Career Testing
Career Testing
Career Testing
CAREER ADVANCEMENT / AUG. 01, 2014
version 4, draft 4

How to Negotiate the Terms of a Work From Home Job

Churning out work in the quiet comfort of your own home, or perhaps while sipping a glass of wine while typing away in the garden - working from home is the dream, right?

As we all know, or should know by now, everything in life has its pros and cons, but for some, working from home really would make life easier, especially if faced with a colossal commute, distracting office environment or skyrocketing child care costs.

Some companies are flexible, and if you feel that you are someone who would really benefit from working from home, you do have the right to ask - but before you go bowling into your boss’ office to ‘pop the question’, here are a few things you may want to consider…

1. Think About It Carefully

Before even beginning to negotiate and set about working from home or ‘telecommuting’, it is worth sitting down with yourself and making sure it’s the right move for you - write down your own personal pros and cons and think about whether you’ll thrive in your new environment. If you think not, then don’t do it - if you are reading this, have thought about it and have decided it’s best to stay put, then this article is now void!

2. Delve a Little Deeper

If you are still reading then the next tip is simple, make sure you do your company research. Again, before even getting down to it with your big boss or line manager, speak to colleagues who have worked remotely and find out how it’s been for them. Also, it really won’t hurt to carefully read through your company’s remote working policies - if you already know the do’s and don’ts and understand the rules, it will strengthen your negotiating position from the offset.

3. Create a Proposal

If you go into your boss’ office and in a dulcet tone, say ‘can I work from home please...permanently?’, you may as well be asking them to borrow a fiver. What I mean by this, if you go in unprepared without being able to outline how the company will benefit from this new arrangement, it looks very sloppy and unprofessional and you won’t be taken seriously, so, a written proposal is a must. Here are the basic things you should include:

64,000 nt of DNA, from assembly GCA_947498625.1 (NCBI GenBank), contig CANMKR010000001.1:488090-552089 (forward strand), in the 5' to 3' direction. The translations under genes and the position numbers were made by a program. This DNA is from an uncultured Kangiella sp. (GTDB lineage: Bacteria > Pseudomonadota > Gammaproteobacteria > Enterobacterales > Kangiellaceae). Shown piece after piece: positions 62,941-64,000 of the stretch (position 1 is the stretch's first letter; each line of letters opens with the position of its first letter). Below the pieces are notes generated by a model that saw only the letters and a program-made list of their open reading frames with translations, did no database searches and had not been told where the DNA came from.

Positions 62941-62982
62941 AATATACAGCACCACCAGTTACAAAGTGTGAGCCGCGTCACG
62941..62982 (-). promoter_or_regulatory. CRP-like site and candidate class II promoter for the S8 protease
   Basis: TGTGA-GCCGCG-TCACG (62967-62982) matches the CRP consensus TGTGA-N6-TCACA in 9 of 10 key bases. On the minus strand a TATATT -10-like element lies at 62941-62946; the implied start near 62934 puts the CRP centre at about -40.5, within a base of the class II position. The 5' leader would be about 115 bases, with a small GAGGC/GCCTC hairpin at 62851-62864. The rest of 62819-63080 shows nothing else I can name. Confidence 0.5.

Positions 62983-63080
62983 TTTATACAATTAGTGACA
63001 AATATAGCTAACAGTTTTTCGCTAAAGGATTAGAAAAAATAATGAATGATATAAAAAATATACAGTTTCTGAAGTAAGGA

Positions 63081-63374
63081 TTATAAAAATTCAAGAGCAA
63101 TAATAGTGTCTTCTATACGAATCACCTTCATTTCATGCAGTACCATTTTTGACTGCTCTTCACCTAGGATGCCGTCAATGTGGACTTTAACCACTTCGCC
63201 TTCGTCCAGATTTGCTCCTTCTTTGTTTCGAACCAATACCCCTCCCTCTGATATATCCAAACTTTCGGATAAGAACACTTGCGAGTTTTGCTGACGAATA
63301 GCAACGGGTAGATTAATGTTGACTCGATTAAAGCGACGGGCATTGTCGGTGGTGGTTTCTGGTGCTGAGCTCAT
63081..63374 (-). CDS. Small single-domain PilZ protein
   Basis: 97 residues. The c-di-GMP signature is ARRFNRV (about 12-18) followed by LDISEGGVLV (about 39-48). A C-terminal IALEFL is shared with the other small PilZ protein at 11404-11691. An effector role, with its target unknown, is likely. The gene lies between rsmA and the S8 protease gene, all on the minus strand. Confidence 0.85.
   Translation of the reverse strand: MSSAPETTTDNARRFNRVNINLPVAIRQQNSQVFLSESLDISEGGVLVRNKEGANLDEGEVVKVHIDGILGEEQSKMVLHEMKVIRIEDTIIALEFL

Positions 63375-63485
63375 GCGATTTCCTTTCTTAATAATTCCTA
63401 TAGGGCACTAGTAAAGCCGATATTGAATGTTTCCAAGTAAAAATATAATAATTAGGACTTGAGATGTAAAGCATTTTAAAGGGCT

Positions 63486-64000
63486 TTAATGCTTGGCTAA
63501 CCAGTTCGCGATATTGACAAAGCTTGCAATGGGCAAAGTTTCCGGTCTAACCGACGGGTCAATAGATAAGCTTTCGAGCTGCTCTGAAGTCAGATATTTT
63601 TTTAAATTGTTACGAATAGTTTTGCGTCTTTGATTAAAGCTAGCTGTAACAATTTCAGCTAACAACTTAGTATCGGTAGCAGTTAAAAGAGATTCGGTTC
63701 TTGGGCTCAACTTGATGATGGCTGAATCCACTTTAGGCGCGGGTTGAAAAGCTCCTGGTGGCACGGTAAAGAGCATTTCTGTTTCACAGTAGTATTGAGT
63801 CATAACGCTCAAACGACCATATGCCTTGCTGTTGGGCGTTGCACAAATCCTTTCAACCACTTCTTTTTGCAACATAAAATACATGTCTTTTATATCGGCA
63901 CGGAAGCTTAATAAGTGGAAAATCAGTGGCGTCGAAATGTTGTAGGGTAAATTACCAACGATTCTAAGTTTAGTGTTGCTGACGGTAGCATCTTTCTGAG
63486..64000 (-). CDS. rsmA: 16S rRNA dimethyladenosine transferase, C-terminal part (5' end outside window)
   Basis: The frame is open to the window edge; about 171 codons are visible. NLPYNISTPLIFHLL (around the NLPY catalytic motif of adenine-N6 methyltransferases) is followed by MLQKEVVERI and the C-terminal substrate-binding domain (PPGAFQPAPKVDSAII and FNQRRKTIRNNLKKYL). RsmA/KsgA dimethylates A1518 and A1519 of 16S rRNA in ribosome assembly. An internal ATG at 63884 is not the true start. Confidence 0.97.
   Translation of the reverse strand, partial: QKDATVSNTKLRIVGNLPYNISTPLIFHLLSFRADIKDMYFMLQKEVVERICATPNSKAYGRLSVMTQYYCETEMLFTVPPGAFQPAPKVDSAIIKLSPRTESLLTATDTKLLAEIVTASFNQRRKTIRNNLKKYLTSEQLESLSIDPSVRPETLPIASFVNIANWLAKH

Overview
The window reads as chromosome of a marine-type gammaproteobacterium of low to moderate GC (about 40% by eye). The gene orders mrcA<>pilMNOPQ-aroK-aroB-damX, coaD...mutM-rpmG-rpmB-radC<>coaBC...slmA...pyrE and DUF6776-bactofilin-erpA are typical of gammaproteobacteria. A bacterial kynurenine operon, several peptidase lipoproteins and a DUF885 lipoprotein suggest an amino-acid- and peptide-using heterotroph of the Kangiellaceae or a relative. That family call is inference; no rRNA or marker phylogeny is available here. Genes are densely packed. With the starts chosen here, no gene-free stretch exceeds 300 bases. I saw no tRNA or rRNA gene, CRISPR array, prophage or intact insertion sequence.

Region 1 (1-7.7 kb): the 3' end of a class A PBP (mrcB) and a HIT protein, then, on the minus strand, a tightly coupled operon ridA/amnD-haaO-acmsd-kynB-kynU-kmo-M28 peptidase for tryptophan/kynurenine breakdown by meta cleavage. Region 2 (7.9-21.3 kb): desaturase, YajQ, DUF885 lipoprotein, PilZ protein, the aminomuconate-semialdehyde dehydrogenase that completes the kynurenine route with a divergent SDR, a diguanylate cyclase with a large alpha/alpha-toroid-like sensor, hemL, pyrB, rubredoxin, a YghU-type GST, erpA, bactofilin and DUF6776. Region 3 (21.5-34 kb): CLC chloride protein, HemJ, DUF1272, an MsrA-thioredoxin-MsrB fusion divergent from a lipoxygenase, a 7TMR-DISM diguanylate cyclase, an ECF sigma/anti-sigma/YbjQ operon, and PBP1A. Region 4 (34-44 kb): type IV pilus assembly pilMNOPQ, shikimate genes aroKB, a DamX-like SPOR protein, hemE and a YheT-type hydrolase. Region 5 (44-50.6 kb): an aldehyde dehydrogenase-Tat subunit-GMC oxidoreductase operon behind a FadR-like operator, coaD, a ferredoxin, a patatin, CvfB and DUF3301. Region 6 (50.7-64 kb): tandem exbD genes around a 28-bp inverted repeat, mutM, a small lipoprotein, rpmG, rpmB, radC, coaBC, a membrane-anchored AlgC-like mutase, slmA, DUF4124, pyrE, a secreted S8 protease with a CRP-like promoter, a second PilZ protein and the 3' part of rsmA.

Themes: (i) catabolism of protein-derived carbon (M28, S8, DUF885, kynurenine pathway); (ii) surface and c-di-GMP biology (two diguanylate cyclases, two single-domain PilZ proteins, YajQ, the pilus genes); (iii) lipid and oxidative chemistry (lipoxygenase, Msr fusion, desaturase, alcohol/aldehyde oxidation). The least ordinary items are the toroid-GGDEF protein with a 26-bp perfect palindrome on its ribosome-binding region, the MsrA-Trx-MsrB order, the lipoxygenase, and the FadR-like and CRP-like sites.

• The reason for you request
  • A proposed schedule and communication plan
  • The benefits to your department and the company as a whole
  • Your new potential work address and all relevant contact details
  • Any equipment or resources you may need

Get started, take a little time to mull it over, create a checklist and make sure when you talk to your boss, all of the above info is included in a clear and concise way.

4. Be Prepared to Bend a Little

Negotiating is called negotiating for a reason - just because you want something to happen in a certain way and completely on your own terms, it doesn’t mean it’ll work out that way. Basically, when approaching your boss, make sure you’re ready to reach a compromise if they are unhappy with certain parts of your proposal. Also, it’s a good idea to identify questions you may be asked prior to your meeting and prepare answers, or solutions - this will definitely help your case.

5. Be a Pro!

This could be considered glaringly obvious, so if it’s not considered, you will probably have zero chance of negotiating your work from home proposal. Make sure that when you sit down to discuss the matter, you speak with clarity and confidence, you are looking smart and your proposal is very neat and aesthetically pleasing - in short, this is like a job interview, so treat it like one, otherwise you’ll get nothing.

Negotiating something like this can be incredibly daunting, but like anything in life, if you don’t ask, you don’t get. But the bottom line is, do your research, plan your proposal and prepare yourself in advance - that way you’ll find the negotiating process much easier when the time comes.

Good luck!

 

Image source: http://www.warisconsulting.co.uk/

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